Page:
Joined Stern 2010
Leonard N. Stern School of Business
Kaufman Management Center
44 West Fourth Street, 7-63
New York, NY 10012
Gavin J. Kilduff joined New York University Stern School of Business as an Assistant Professor of Management and Organizations in July 2010. He teaches a course entitled "Management and Organizational Analysis."
Professor Kilduff's research focuses on three related topic areas: rivalry and competition, status dynamics in groups, and negotiations. Specifically, he examines how rivalries develop - among individuals, groups, and organizations - and how they affect competitive behavior and decision-making. Additionally, his work on status dynamics within groups examines how individuals achieve status and influence, as well as the group-level consequences of different kinds of hierarchical organization. Professor Kilduff has published his research in several of the leading management and psychology journals, including the Academy of Management Journal, Journal of Personality and Social Psychology, and Journal of Applied Psychology.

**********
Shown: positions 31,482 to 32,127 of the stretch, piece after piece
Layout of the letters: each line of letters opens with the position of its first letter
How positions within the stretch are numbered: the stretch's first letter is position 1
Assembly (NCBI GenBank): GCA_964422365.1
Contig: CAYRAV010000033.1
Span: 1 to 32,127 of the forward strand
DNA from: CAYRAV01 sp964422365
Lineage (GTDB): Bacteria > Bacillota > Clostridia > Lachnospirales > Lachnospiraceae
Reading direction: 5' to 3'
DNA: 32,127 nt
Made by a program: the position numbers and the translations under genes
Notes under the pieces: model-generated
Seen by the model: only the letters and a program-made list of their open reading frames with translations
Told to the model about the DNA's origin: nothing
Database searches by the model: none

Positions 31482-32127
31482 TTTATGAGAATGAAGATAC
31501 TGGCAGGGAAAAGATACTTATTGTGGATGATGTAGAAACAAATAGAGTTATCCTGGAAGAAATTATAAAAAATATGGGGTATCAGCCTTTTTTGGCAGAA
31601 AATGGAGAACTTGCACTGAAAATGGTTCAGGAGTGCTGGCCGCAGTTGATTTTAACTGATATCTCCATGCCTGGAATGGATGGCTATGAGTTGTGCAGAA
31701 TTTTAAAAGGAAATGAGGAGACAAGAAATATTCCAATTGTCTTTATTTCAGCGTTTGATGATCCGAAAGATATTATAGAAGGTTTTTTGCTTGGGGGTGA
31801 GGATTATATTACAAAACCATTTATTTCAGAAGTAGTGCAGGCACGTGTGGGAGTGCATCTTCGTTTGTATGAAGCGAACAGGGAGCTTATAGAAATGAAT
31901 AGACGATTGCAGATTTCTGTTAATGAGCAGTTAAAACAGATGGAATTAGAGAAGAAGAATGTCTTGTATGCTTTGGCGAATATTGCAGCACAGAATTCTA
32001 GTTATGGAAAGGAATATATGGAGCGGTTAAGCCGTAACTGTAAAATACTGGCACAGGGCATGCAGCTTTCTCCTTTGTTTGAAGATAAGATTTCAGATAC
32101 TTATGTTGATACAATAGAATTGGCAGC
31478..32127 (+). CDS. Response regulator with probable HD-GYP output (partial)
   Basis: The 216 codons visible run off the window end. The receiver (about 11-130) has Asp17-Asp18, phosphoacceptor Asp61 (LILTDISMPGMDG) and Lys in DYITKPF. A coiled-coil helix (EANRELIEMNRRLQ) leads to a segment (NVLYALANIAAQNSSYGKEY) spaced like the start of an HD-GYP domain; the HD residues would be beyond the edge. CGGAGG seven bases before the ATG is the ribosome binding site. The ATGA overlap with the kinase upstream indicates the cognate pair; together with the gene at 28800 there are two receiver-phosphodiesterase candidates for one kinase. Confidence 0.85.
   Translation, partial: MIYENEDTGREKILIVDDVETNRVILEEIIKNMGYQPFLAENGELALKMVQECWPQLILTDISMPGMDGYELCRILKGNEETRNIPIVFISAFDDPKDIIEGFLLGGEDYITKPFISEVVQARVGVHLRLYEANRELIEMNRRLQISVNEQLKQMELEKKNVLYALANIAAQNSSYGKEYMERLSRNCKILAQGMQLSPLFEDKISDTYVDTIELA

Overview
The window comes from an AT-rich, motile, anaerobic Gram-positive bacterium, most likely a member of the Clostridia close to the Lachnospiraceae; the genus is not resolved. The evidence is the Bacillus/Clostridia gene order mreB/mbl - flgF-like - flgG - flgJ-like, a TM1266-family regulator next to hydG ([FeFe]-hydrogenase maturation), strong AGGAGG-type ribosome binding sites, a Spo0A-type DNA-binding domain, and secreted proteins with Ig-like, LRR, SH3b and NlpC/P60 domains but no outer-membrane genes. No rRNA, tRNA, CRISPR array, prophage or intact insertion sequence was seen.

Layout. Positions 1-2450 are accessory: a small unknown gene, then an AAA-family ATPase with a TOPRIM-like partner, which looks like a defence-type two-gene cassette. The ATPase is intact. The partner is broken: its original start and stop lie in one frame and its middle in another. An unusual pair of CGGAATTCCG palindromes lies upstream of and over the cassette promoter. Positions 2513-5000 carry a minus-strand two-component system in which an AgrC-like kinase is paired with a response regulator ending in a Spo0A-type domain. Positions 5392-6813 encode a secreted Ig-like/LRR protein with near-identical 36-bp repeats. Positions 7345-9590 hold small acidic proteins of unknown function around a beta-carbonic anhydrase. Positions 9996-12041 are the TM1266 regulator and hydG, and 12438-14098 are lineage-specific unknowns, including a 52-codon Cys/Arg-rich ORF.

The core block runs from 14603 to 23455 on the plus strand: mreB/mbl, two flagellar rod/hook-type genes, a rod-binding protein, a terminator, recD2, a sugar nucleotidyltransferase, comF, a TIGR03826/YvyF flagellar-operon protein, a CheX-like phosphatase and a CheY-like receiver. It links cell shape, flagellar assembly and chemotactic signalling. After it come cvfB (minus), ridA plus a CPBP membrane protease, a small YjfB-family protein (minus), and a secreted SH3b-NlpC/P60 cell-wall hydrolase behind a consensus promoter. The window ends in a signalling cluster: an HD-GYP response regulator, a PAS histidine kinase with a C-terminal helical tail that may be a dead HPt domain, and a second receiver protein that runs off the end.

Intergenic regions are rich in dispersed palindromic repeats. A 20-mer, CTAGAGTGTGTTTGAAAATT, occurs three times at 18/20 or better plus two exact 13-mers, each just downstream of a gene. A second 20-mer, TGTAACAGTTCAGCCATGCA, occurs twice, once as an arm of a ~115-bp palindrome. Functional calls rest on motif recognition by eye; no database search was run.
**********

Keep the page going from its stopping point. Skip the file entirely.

Professor Kilduff received a B.S. in Computer Science from Pennsylvania State University and a Ph.D. in Business Administration from the University of California, Berkeley.
B.S., Computer Science
Pennsylvania State University
Ph.D., Business Administration
University of California, Berkeley
Anderson, C., Willer, R., Kilduff, G. J., & Brown, C. E. (2012)
The origins of deference: When do people prefer lower status?
Journal of Personality and Social Psychology, 102 (5), 1077-1088
Kilduff, G. J., Elfenbein, H. A., & Staw, B. M. (2010)
The psychology of rivalry: A relationally dependent analysis of competition
Academy of Management Journal, 53, 943-969
Anderson, C, & Kilduff, G. J. (2009)
Why do dominant personalities attain influence in face-to-face groups? The competence-signaling effects of trait dominance
Journal of Personality and Social Psychology, 96, 491-503
Anderson, C., & Kilduff, G. J. (2009)
The pursuit of status in social groups
Current Directions in Psychological Science, 18, 295-298